Streets for People / Duval Loop Ridership is Plummeting. Save the Duval Loop!

Think about our experience in Key West the last year or so. Everyone’s exhausted from an amazingly busy 2-year period. More visitors than ever. Increased overnight stays and record numbers of hotel and sales tax receipts. Parking revenue has never been higher. Everything, everywhere on the island is up! But ridership on our once very successful downtown circulator, the Duval Loop, has fallen off a cliff. Projections for ridership this year are 25% less than even last year’s awful pandemic-stricken numbers and are less than 1/5 of the rides in Fiscal Year 2018/2019 prior to Covid. When all other economic indicators are up, why is Duval Loop ridership plummeting?

Perhaps because today, buses arrive maybe every 30 and more likely every 40 minutes instead of every 15 as during the system’s first couple of years. Maybe because the distinctive and beautifully branded pink and blue buses are now replaced more than half the time with unbranded buses that include short plain white vans, longer plain white buses and the City’s lone hybrid bus painted green. It could be because the 18 Duval Loop bus stops are a mish mash of inconsistent branding with absolutely no map and schedule information whatsoever. And perhaps it’s because there’s no marketing and outreach for a service that is the front door to over a million visitors annually. The lack of effort is simply appalling. Why is City Hall letting the goose that laid the golden egg crumble before our very eyes? The City needs to take corrective action now before things get even worse. Here’s why we need a great service and how we fix it.

Once Upon a Time the Duval Loop Was Awesome

In its first couple years of service the Duval Loop was universally hailed as something City Hall got right. Talked about for decades, the downtown circulator, when it finally debuted in the summer of 2017, was distinctively branded, had a business-friendly outreach and partner program and most importantly was free, frequent (every 15 minutes) and had a simple, easy to understand route. This formula was immediately successful. In its first year it helped double Key West Transit Ridership. In its second year it accounted for nearly 60% of the entire systems’ total rides as it hit 419,000 total trips. In the City’s 10-year Transit Development Plan (TDP) adopted at the end of 2019, the Duval Loop was cited in surveys as the model for an overhaul of the system’s other routes. 

And then Covid happened. So understandably the numbers dropped, just as everything on the island did for a bit of time. But as the rest of the island rebounded and prospered as the visitors returned, the Duval Loop hasn’t because its frequency was cut back, its bus stops and marketing ignored and allowed to rot, and its distinctive buses replaced by ugly white vans and buses indistinguishable from work and delivery vehicles. This year the Duval Loop is anticipating about 74,000 trips. Less than a fifth of its over 419,000 2018/2019 Fiscal Year high.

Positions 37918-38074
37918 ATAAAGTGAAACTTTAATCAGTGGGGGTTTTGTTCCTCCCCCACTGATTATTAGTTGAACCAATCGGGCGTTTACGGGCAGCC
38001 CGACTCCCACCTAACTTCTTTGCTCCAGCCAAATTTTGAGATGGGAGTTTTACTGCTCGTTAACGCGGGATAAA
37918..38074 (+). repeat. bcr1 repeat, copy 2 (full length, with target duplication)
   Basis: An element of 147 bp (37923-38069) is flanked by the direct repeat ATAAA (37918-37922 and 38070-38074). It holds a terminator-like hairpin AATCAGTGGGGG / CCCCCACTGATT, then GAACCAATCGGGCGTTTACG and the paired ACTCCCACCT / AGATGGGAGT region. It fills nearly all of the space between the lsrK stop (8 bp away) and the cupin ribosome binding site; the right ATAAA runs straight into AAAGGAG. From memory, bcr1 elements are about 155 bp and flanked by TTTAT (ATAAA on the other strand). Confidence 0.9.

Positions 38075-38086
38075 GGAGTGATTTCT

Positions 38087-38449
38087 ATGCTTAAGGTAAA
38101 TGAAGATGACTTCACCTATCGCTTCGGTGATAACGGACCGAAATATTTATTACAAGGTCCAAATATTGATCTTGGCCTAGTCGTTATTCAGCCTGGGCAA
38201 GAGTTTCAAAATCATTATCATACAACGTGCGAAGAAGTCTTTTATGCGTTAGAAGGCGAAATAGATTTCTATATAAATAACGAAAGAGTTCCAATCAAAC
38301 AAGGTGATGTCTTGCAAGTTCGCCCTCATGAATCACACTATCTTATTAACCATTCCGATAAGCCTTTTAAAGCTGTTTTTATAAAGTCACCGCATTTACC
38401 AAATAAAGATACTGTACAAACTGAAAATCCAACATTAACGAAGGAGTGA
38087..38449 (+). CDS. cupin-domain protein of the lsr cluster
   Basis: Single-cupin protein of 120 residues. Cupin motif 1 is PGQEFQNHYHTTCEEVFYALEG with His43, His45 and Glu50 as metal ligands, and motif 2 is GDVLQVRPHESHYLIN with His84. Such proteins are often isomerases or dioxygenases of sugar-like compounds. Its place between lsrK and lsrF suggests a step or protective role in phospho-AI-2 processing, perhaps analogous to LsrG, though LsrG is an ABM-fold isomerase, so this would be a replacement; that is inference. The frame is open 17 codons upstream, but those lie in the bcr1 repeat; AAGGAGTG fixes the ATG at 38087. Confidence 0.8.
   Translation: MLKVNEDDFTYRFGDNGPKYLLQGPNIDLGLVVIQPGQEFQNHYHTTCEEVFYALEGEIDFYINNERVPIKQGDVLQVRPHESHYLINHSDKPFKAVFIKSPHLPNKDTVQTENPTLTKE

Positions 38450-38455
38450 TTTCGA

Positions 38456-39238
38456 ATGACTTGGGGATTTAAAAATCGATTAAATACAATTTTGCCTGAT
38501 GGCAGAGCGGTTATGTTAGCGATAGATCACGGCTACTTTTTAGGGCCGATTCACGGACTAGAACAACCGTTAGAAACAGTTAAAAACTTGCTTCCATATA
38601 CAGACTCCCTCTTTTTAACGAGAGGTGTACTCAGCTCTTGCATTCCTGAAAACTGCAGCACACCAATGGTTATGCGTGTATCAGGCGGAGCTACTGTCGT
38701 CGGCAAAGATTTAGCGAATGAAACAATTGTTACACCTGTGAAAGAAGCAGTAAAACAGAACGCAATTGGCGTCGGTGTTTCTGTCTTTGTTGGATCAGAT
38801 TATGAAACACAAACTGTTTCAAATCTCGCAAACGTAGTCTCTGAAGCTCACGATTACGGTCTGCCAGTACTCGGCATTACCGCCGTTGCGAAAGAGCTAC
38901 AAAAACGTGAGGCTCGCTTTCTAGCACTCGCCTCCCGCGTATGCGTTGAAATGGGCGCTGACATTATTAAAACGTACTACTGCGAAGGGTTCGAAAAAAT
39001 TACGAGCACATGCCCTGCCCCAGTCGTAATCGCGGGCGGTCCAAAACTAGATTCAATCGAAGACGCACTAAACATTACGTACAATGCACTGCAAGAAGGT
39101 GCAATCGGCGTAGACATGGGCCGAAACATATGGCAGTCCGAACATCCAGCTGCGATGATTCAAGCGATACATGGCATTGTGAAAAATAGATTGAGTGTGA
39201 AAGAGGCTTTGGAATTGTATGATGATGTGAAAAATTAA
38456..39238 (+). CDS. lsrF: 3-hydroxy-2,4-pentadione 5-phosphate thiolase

With over half the funding of Key West Transit coming from State and Federal funds dependent on ridership numbers, we shouldn’t be letting this happen as it could cause a death spiral on outside funding.

Why We Need a Great Circulator Downtown

Traffic and parking congestion have been a top concern for decades. More and more visitors are coming to our island and 77% of them arrive by car exacerbating traffic problems and parking conflicts. As beloved Key West Island News columnist Linda Grist Cunningham aptly explains:

“We’ve got too many motorized things clogging our streets…After all, our streets were laid out a couple hundred years ago. Tiny streets on a tiny island, when both people and transportation devices were smaller and fewer. The island simply isn’t built to handle our crowds and must-have SUVs.”

A 2019 study confirmed that visitors want and expect a frequent downtown circulator like the Duval Loop. The study also showed that visitors who rented cars on an initial visit to Key West did so much less on subsequent visits as they learned they didn’t need a car to get around. The analysis told us that visitors who have access to a vehicle, will indeed use it to get around, if there aren’t good options, like the Loop, instead.

And there’s the rub. Without an awesome Duval Loop and better all-around transit and safer biking for that matter, visitors will default to using cars. And that’s bad for our environment, our health, and our prosperity. Here’s what we need to do to fix this:

1 – Bring Back 15 Minute Frequency

When the Duval Loop was created everyone understood that frequency was the key to success. They used two buses on the route at a time. The bus came along every 15 minutes 10 am to midnight and every 30 minutes 6 am to 10 am. While today the City says on its website that the bus comes along every twenty minutes 10 am to 8 pm and every 30 minutes 8 am to 10 am and 8 pm to 10 pm, this is rarely the case. That’s because they are only using one bus at a time, on a longer route. We’ve been tracking the Duval Loop for months using the “Live Map” feature on their website and from our observation deck on Fleming Street and if the bus comes along every 35 to 40 minutes, you’re lucky. During the busy season when there’s plenty of traffic and parking congestion on the street – you’d be hard pressed to drive the route without stopping in 20 minutes. So, this stretches to 30, 35 and 40 with traffic and stops. And that’s because they are using one bus at a time, not two as Key West Transit did in the old days.